Airbus Signs New Agreement with Chinese Government

A few days ago in Beijing, Airbus CEO Guillaume Faury signed new cooperation agreements with Chinese aviation industry partners, reaffirming the strategic partnership that Airbus and Chinese aviation began nearly 40 years ago. The first agreement relates to the expansion of the Tianjin facility, which will increase the final assembly capacity of the Airbus A320 Family by adding a second production line. This important agreement was signed between the European aerospace giant, the Tianjin Free Trade Zone Investment Company Ltd. and the Aviation Industry Corporation of China Ltd. (AVIC, China’s state-owned aerospace and defense conglomerate headquartered in Beijing, the world’s second-largest defense company in 2022) in the presence of Chinese President Xi Jinping and French President Emmanuel Macron. This will help Airbus achieve its global target of producing 75 aircraft per month in 2026 across its global production network.


There are already four Airbus A320 Family Final Assembly Plants, two in Europe in Hamburg and Toulouse, one in the U.S. in Mobile, Ala., and one in China in Tianjin, a municipality directly controlled by the Chinese central government. The Tianjin Final Assembly Line (FAL) started operations in 2008 and has assembled more than 600 Airbus A320 Family aircraft, with the first A321neo aircraft scheduled for delivery in March 2023. The second agreement signed by Airbus is a General Terms of Agreement (GTA) with China Aviation Supplies (CAS) Holding Company (a state-owned enterprise specializing in aircraft procurement and aviation equipment supply) for the purchase of 160 Airbus commercial aircraft, including 150 Airbus A320 Family narrowbody aircraft and 10 Airbus A350-900 widebody aircraft.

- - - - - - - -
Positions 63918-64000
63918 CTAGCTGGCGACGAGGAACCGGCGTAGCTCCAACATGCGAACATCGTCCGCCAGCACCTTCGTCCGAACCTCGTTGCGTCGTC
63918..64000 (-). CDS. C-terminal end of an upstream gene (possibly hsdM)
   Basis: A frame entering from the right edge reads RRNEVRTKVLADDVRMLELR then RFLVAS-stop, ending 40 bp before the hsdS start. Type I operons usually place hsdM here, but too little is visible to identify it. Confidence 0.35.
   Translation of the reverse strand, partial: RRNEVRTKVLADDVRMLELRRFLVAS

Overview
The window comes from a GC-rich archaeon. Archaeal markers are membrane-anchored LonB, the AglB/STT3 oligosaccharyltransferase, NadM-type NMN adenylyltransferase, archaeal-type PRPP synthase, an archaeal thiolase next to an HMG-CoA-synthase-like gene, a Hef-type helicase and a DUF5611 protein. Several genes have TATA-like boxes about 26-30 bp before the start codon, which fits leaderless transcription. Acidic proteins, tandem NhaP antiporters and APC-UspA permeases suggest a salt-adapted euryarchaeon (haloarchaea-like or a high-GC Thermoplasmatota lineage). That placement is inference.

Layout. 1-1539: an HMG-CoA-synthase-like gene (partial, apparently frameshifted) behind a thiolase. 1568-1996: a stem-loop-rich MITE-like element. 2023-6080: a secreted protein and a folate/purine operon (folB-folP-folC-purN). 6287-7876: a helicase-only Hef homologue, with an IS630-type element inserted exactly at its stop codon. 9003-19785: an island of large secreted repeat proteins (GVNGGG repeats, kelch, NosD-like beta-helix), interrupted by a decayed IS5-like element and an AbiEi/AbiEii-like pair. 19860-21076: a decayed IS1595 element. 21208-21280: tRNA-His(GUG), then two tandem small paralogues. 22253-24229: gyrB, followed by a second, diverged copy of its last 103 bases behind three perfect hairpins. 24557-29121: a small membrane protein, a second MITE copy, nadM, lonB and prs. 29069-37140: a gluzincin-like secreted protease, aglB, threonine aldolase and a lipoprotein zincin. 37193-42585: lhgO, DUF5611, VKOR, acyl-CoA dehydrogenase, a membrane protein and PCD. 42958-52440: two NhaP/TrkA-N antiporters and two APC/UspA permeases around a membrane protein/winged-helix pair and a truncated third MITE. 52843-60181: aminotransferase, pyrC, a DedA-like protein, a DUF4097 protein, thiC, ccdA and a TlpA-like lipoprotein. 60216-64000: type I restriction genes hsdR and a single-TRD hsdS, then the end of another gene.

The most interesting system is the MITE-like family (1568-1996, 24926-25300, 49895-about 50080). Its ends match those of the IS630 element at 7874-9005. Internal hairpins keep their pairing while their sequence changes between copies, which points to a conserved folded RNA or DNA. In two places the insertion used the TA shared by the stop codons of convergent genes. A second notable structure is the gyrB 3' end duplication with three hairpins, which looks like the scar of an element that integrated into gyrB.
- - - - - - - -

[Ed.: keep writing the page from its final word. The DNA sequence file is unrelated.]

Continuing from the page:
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Finally, Airbus signed a Memorandum of Understanding (MoU) with the China National Aviation Fuel (CNAF) Group to intensify Sino-European cooperation in the production, formulation of common standards, and supply chain optimization of Sustainable Aviation Fuels (SAF), diversifying sources and improving quality to achieve the target of using 10 percent SAF by 2030.

Agreements for the near future

Over the next 20 years, China’s air traffic is expected to grow by 5.3 percent per year, much faster than the global average of 3.6 percent. As a result, China’s demand for passenger and freighter aircraft will increase sharply between now and 2041, accounting for more than 20 percent of the world’s total demand for approximately 39,500 new aircraft over the next 20 years.

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These agreements confirm the well-established partnership between Airbus and the Chinese aviation industry. Airbus’ presence in the Chinese market represents more than 50 percent of the market, and by the end of the first quarter of 2023, the Airbus fleet in service in China will exceed 2,100 aircraft. Once again, China is demonstrating its ever-increasing role in the civil aviation landscape, working with leading global industry partners such as Airbus. However, the production capacity of Chinese-made aircraft, such as the COMAC C919, is expected to reach 150 aircraft per year within five years.

Source: AirlineGeeks

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